1. Introduction (gives some context)
  2. Overview (of the different parts)

And then go on describing each part individually.

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Whenever I'm in this situation I leverage the following:

  • Glossaries: Doing a glossary saves me from bloating a document with detailed explanations on "basic stuff". I instead give a 1 sentence explanation useful enough for the rest of the context. This one liner comes to me after writing the glossary entry and rewriting it several times after.
  • Metaphors: If one thing is to hard to explain to a target audience, sometimes a supplementary explanation will just do. This works well when the metaphor is replacing other concepts than the central one I'm trying to focus on.
  • Cross-referencing: Sometimes you just have to explain the whole shenanigan, but rather do it one at a time and provide a link/reference to another section (i.e. "see page X", "read section Y"). Similar to when having to use glossaries, but a glossary entry alone wont be enough.

I use LaTeX and doing Glossaries and cross-referencing is easy as cake.

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The only way of not having forward references is to build up everything from the bottom. So you start with a glossary, defining the terms you are going to use. In some cases, these can cross reference to each other, as they will all be in the same area. Then you do your definitions - the basic processes that are involved, again with some cross reference if needed. You can also do "see also" type references to later in the manual, so referring in the definition of a wizzlet process, you can say "for details on how to initiate and configure a wizzlet process, see section 26 below ). This means that peple who want to refer to this for a specific need can follow these through, but it can also be read ignoring this.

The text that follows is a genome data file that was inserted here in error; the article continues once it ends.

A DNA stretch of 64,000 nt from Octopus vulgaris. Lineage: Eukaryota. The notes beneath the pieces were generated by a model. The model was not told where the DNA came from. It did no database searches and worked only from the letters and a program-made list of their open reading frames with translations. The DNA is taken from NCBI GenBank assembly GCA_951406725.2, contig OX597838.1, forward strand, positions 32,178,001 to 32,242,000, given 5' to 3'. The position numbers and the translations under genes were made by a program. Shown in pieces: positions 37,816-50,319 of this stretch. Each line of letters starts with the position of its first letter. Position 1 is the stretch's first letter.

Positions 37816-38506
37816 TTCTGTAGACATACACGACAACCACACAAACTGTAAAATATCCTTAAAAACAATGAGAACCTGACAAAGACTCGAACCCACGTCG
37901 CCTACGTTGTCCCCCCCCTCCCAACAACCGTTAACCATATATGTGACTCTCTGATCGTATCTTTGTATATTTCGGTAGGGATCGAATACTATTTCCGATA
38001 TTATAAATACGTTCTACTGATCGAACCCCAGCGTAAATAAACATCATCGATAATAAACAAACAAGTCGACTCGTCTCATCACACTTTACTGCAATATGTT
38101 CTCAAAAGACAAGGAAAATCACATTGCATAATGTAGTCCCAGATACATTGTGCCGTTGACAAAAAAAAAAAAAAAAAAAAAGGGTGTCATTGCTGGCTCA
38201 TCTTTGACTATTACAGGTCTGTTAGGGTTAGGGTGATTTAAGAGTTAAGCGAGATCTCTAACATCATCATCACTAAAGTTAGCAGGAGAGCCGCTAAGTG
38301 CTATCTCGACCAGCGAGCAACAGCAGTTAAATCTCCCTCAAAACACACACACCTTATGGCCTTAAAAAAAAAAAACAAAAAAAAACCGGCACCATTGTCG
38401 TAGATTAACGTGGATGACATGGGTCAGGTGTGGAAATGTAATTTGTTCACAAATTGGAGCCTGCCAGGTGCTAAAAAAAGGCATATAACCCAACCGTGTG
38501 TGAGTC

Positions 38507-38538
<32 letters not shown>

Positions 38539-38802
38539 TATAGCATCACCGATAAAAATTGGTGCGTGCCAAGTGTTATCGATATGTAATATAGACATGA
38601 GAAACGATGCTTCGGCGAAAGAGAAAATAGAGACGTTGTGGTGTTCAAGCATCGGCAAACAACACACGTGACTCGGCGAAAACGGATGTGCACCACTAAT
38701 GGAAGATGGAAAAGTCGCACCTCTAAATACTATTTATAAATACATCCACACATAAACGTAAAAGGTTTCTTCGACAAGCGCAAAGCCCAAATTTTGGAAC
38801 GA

Hopefully, by this point, you will be able to write the main bulk of the text, referring back but not forward ( although further see also references might be useful - these are to provide links that are not necessary to follow to understand ).

In your specific case, you would define the principles behind topic 1 and topic 2, with possible cross references if necessary, although if you can avoid them, even better. The detailed interaction of these two is dealt with in the main text.

So, if you need a define Cyclone Bigit, which is created from a Convex Waddle, and the convex waddle only has a meaning as the progenitor of a Cycle Bigit, then you define the meanings first - what is a Bigit? What is a Waddle? Then you define the Cyclone Bigit, irrespective of how it is generated, or what it is for. You also define - irrespective of context - the Convex Waddle.

Once you have these both defined, in a way that is insufficient to use them, but sufficient to appreciate their potential reference, you can explain how you take and define a Waddle and make your Bigit out of it. Hopefully, someone reading it all through will have their understanding taken slowly through the whole process, and grasp what is needed by the end.